The study, carried out by Dorothy Dankel, Kari Stange and Kåre Nolde Nielsen of ICES Working Group on Marine Systems (WGMARS), examines this issue in theory and practice, drawing on interviews with scientists that have worked with the development and evaluation of management plans in ICES. Four main scientific roles in this context are identified: developer, reviewer, judge, and messenger.
It is not entirely unproblematic for scientists to wear more than one hat in their work. For the individual scientists it may be challenging to keep multiple roles separate and be responsive to their different demands. On an institutional level, it may have implications for the way the scientific advisory process is perceived externally with regard to transparency and credibility.
To illustrate the varying scientific roles and how they interconnect, the authors use examples of producing and evaluating management plans for pelagic fish stocks in Europe. Here, fishery scientists increasingly interact with Advisory Councils and industry stakeholders when performing as developers and messengers. The increased use of multi-annual plans creates a need for these scientists to contribute with their expertise in a wide variety of situations; this phenomenon of multiple hat-wearing is also brought about in terms of the EU Common Fisheries Policy (CFP), where trends lean towards a more participatory scientific agenda for advice.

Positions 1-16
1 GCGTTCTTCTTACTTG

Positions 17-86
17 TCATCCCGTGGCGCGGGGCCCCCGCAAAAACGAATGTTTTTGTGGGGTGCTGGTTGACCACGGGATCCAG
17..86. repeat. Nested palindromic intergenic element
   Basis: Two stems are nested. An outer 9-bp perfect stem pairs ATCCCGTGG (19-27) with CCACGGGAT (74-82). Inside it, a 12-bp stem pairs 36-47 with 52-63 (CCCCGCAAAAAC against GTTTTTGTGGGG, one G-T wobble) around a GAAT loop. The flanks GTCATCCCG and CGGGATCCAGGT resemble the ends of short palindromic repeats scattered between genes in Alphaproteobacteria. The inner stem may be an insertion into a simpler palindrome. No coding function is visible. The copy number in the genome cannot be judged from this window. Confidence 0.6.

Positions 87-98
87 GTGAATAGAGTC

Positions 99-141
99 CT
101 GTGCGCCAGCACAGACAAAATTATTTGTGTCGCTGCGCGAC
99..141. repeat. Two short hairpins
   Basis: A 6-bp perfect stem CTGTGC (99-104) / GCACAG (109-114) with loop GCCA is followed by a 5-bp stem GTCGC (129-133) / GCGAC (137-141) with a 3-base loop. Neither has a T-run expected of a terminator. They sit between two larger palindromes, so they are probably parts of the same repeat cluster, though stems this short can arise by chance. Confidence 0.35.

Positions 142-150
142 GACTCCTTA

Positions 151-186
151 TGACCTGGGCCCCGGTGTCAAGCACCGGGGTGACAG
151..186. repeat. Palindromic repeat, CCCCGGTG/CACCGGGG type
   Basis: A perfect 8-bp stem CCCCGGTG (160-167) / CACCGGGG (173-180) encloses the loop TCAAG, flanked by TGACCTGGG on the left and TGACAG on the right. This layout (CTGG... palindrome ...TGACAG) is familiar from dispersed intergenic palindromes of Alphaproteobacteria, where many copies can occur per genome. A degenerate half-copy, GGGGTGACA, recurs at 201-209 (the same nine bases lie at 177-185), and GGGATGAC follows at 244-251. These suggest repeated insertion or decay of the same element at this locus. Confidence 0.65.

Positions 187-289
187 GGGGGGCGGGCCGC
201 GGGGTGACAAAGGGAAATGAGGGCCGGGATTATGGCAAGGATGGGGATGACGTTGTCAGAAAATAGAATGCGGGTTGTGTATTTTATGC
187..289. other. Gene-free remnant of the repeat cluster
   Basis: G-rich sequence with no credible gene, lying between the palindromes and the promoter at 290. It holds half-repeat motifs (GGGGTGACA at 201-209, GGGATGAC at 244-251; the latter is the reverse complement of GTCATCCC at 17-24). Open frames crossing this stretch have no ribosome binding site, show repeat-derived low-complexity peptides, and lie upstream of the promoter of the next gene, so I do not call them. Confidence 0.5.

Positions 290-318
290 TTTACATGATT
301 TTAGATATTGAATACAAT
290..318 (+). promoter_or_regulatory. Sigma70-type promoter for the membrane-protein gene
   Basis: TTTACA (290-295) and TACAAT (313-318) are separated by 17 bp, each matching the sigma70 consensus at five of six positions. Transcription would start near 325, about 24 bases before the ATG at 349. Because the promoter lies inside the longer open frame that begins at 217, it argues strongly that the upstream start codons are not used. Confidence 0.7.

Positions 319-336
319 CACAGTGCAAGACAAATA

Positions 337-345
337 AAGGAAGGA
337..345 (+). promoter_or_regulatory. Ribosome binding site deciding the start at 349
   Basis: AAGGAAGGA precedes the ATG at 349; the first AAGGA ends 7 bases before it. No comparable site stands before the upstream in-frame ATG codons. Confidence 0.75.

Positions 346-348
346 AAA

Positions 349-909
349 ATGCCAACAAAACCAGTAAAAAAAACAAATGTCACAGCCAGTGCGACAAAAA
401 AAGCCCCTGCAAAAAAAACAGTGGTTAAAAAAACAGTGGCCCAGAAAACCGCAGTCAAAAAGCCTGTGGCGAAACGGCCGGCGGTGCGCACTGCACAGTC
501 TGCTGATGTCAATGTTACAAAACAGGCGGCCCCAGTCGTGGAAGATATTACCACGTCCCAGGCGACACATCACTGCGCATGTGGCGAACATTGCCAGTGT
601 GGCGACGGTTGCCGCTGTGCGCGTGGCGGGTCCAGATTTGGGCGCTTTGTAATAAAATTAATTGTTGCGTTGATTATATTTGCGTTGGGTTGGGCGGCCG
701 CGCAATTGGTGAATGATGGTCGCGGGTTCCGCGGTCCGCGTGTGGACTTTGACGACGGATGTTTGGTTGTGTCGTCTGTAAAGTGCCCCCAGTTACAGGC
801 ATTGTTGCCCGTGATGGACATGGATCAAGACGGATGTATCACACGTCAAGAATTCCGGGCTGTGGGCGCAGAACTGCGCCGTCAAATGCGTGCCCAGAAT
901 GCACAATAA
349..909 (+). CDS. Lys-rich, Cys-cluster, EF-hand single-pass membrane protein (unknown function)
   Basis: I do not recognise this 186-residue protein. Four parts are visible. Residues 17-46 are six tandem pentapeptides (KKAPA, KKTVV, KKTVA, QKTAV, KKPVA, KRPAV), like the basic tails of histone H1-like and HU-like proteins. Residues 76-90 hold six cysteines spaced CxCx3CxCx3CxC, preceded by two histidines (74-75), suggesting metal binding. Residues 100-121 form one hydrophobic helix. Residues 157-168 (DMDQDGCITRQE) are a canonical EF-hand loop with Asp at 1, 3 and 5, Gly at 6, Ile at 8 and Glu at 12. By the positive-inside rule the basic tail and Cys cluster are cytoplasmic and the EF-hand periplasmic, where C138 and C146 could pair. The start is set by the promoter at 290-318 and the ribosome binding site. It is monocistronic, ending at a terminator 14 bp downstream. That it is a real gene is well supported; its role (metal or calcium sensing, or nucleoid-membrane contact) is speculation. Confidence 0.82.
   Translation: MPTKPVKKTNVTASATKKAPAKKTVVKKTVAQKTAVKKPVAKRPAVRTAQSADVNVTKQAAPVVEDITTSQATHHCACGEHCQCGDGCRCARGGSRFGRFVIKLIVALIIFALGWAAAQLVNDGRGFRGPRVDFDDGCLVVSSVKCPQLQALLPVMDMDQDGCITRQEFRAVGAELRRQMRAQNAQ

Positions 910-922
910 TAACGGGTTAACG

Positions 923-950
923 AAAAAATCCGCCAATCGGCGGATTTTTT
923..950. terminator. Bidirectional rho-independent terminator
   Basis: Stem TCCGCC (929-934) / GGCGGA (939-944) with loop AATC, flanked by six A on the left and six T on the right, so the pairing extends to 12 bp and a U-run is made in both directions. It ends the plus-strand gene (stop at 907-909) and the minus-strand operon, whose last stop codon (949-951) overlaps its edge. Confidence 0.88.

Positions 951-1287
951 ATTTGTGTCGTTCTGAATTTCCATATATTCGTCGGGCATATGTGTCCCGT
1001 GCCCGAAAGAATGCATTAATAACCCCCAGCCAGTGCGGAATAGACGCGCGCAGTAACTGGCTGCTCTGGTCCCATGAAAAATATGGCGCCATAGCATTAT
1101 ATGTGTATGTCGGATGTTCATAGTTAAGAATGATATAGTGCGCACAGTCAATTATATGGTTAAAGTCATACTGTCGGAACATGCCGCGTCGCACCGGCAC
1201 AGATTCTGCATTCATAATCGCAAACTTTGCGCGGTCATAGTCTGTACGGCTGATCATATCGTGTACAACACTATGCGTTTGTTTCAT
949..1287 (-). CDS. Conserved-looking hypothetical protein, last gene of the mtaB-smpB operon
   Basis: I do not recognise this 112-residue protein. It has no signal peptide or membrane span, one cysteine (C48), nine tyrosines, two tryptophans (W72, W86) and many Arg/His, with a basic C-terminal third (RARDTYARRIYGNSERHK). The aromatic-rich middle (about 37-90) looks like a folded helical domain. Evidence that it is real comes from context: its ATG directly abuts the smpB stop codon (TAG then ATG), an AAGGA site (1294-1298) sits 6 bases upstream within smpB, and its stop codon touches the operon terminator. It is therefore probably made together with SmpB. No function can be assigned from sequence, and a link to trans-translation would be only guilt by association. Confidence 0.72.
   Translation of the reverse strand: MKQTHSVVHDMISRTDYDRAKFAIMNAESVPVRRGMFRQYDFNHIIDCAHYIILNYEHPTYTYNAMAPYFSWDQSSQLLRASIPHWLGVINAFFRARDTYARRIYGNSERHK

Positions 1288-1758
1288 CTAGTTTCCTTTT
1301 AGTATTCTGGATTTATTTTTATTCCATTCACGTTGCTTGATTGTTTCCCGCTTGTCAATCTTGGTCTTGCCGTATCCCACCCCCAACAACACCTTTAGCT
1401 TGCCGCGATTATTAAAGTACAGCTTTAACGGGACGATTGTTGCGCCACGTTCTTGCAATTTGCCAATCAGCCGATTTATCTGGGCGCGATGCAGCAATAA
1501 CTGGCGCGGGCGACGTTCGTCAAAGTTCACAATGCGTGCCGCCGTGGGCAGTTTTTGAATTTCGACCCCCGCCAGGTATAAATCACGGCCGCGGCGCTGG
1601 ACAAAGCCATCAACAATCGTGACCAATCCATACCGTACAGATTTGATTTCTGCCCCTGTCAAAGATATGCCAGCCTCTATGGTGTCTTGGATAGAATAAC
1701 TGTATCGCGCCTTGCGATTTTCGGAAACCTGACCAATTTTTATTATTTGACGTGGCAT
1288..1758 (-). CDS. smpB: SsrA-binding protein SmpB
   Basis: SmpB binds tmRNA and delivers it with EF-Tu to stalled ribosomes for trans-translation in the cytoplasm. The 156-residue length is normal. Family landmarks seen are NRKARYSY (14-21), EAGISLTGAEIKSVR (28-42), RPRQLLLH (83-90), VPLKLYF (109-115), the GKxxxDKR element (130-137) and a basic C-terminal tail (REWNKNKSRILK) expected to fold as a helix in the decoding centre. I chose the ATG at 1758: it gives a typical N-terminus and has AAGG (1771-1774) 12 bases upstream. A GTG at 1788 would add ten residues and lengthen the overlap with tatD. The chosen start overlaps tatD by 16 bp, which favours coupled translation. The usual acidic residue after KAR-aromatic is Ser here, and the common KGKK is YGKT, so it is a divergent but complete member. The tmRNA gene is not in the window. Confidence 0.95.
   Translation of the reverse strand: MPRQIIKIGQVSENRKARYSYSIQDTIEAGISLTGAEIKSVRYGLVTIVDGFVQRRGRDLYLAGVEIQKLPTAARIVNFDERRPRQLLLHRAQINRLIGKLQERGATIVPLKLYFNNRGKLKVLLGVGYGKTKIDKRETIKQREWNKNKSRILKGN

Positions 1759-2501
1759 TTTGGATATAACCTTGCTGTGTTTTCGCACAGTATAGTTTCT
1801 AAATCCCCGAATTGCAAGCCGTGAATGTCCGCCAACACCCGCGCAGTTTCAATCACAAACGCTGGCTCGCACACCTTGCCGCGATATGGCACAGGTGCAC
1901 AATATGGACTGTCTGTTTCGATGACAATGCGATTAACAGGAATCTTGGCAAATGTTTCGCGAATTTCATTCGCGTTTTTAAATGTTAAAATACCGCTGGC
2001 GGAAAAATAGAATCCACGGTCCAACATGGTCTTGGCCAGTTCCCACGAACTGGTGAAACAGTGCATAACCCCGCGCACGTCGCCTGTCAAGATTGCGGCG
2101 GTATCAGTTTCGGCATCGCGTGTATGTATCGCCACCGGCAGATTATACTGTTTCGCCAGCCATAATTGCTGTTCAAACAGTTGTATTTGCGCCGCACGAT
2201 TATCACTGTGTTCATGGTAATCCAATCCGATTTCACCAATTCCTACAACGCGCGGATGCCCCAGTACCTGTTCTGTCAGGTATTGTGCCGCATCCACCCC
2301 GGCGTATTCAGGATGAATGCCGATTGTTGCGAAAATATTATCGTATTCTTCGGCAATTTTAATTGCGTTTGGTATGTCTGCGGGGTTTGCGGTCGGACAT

The authors suggest that the roles can be separated through formal arrangements but also observe that this strategy will be difficult to carry out fully in practice. By asking the question "which hat are you wearing?", fishery scientists, their employers, and scientific advisory organizations can reflect on and communicate roles, affiliations, mandates, and possible consequences of wearing different hats as a means to enhance transparency in the advisory process.
Image: Mariano Collantes